INSITUFORM TECHNOLOGIES, INC., Plaintiff, Appellee/Cross-Appellant, v. AMERICAN HOME ASSURANCE COMPANY, Defendant, Appellant/Cross-Appellee.
This appeal stems from a dispute between Insituform Technologies, Inc. (“Insituform”), a Missouri-based contractor, and American Home Assurance Company (“American Home”), an insurer that issued an “excess umbrella” policy to Insituform. The dispute centers on the reading of the policy in relation to an underlying primary coverage policy issued by another insurer. The background events are easily recounted.
Insituform entered into a subcontract with D'Alessandro Corporation to rehabilitate roughly 5,400 feet of an East Boston sewer owned by the Massachusetts Water Resources Authority (“MWRA”) using cured-in-place pipe technology. The project called for installing a tube within the existing MWRA pipe and heating resins to cure the tube; this is said to be less costly than replacing the existing pipe. Insituform performed the installation between August and September 2003.
The tube had fins and wrinkles, and Insituform trimmed the fins at MWRA's request. There was leakage from both the fins that had been trimmed and elsewhere. Ultimately MWRA told Insituform that the work did not meet contract specifications and had to be repaired or replaced. On what was originally a $1 million subcontract, Insituform incurred expenses of over $7 million in attempted repair and, when its repair efforts were unsuccessful, replacing the pipe.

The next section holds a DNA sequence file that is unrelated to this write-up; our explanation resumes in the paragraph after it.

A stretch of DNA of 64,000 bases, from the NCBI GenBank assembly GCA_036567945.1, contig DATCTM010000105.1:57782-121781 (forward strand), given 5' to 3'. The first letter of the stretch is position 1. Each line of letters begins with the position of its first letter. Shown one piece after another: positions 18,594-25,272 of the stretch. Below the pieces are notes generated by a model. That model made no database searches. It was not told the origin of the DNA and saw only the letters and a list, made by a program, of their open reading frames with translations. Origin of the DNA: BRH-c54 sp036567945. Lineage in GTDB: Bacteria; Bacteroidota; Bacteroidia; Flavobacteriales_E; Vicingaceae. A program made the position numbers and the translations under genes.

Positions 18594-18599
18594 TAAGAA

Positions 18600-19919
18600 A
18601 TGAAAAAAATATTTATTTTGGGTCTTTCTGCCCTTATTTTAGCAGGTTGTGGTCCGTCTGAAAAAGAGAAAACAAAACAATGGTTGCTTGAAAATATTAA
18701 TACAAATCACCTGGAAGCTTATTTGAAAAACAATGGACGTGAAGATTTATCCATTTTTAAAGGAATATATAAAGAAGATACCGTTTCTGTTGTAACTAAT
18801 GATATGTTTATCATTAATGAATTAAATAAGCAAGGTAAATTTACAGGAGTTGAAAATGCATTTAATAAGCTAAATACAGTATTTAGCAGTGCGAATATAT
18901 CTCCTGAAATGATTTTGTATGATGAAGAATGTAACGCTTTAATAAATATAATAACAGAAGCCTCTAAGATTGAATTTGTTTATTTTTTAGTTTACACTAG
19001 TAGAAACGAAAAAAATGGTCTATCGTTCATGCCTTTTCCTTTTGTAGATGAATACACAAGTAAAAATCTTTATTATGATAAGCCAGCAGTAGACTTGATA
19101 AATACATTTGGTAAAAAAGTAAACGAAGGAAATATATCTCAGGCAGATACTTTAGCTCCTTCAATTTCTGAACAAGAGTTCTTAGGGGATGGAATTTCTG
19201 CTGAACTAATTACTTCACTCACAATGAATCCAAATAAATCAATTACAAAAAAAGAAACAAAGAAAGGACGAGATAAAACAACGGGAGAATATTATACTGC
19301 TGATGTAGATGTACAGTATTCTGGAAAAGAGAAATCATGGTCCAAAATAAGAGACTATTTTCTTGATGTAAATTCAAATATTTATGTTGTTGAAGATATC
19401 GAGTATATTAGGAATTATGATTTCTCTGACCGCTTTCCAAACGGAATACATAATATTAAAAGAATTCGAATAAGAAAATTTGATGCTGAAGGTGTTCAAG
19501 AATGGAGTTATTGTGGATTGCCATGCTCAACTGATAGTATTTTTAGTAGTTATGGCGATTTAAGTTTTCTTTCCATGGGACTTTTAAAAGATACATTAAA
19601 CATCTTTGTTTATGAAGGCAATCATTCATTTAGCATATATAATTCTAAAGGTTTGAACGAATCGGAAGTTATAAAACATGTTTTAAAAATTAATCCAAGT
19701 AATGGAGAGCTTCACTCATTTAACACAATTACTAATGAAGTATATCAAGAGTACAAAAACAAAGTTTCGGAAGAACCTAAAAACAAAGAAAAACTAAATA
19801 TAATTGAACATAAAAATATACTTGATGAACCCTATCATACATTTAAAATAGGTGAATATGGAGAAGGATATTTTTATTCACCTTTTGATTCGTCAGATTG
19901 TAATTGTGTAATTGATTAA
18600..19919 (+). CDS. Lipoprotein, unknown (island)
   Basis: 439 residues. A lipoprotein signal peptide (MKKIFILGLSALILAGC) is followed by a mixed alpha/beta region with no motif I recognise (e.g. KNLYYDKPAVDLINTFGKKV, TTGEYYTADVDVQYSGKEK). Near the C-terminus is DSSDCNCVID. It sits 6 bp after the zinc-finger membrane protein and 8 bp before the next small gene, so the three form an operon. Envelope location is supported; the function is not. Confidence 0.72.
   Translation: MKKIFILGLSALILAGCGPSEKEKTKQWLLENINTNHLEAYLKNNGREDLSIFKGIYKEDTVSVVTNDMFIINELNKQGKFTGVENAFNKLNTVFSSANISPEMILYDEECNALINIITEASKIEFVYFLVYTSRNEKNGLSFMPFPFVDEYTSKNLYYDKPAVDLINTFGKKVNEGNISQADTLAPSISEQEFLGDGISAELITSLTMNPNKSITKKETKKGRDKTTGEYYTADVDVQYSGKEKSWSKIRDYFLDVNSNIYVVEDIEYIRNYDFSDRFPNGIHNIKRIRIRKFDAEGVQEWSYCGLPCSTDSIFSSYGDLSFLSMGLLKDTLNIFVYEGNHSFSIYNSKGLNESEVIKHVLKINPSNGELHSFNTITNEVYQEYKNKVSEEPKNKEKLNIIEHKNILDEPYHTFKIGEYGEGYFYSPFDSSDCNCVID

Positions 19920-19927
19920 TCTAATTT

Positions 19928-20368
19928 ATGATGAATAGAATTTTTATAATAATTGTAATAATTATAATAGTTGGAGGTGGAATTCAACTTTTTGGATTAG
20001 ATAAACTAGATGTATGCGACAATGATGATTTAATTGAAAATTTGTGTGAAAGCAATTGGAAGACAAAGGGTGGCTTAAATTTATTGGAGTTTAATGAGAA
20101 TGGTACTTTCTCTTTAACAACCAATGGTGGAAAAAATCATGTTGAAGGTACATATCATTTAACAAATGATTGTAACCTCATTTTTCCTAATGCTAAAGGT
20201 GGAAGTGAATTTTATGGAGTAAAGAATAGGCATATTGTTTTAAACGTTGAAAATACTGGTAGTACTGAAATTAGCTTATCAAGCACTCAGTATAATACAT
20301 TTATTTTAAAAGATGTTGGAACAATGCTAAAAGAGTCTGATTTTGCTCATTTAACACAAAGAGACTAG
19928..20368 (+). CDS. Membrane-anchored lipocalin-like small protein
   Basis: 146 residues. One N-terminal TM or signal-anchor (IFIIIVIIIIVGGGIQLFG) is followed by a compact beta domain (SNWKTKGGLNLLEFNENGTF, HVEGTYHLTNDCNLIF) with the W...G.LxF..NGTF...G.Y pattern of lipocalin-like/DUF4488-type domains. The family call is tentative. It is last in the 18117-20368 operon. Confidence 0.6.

Insituform filed claims with both Liberty Mutual (its primary insurer) and American Home, seeking coverage of the repair and replacement costs. Liberty Mutual had issued Insituform a commercial general liability (“CGL”) policy for the relevant time period; it determined that the MWRA repair work was covered under its policy and paid its applicable policy limit, $1 million less a $250,000 deductible. American Home denied coverage, citing policy exclusions for Insituform's work and product.
CGL policies are primarily directed at liability sought to be imposed by a third party and often exclude coverage for mistakes in the insured's own product or work. See Am. Home Assurance Co. v. AGM Marine Contractors, Inc., 467 F.3d 810, 812-13 (1st Cir.2006). The Liberty Mutual policy had a number of such exclusions (e.g., for “your product” and “your work” and for recall or replacement of “your product” or “your work”). But the policy contained-among many separately paginated amendments (called endorsements)-one titled “contractor rework coverage amendment” which overrode those exclusions to provide coverage in this case (or so Liberty Mutual concluded).1